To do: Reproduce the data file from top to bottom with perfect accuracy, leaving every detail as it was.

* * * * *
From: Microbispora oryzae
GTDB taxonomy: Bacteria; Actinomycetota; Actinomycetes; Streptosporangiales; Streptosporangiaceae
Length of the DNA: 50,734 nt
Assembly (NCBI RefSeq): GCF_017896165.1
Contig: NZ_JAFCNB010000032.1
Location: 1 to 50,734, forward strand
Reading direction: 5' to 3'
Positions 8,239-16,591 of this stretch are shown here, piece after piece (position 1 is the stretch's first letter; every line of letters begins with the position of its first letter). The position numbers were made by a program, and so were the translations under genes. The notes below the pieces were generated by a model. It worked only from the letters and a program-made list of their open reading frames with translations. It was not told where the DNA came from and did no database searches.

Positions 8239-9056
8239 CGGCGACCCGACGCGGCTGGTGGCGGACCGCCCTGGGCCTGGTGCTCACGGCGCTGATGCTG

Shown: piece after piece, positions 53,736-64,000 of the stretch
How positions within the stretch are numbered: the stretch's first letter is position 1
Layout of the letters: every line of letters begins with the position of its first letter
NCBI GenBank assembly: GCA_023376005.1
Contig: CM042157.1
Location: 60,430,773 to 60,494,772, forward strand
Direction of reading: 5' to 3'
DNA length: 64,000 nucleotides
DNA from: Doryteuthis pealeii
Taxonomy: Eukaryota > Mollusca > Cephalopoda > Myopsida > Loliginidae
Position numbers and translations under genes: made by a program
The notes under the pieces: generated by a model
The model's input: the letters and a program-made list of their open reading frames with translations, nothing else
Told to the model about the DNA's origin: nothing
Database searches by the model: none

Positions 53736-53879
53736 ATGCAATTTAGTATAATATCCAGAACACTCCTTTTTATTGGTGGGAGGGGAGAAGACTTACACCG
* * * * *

From: Microbispora oryzae
GTDB taxonomy: Bacteria; Actinomycetota; Actinomycetes; Streptosporangiales; Streptosporangiaceae
Length of the DNA: 50,734 nt
Assembly (NCBI RefSeq): GCF_017896165.1
Contig: NZ_JAFCNB010000032.1
Location: 1 to 50,734, forward strand
Reading direction: 5' to 3'
Positions 8,239-16,591 of this stretch are shown here, piece after piece (position 1 is the stretch's first letter; every line of letters begins with the position of its first letter). The position numbers were made by a program, and so were the translations under genes. The notes below the pieces were generated by a model. It worked only from the letters and a program-made list of their open reading frames with translations. It was not told where the DNA came from and did no database searches.

Positions 8239-9056
8239 CGGCGACCCGACGCGGCTGGTGGCGGACCGCCCTGGGCCTGGTGCTCACGGCGCTGATGCTG

Shown: piece after piece, positions 53,736-64,000 of the stretch
How positions within the stretch are numbered: the stretch's first letter is position 1
Layout of the letters: every line of letters begins with the position of its first letter
NCBI GenBank assembly: GCA_023376005.1
Contig: CM042157.1
Location: 60,430,773 to 60,494,772, forward strand
Direction of reading: 5' to 3'
DNA length: 64,000 nucleotides
DNA from: Doryteuthis pealeii
Taxonomy: Eukaryota > Mollusca > Cephalopoda > Myopsida > Loliginidae
Position numbers and translations under genes: made by a program
The notes under the pieces: generated by a model
The model's input: the letters and a program-made list of their open reading frames with translations, nothing else
Told to the model about the DNA's origin: nothing
Database searches by the model: none

Positions 53736-53879
53736 ATGCAATTTAGTATAATATCCAGAACACTCCTTTTTATTGGTGGGAGGGGAGAAGACTTACACCG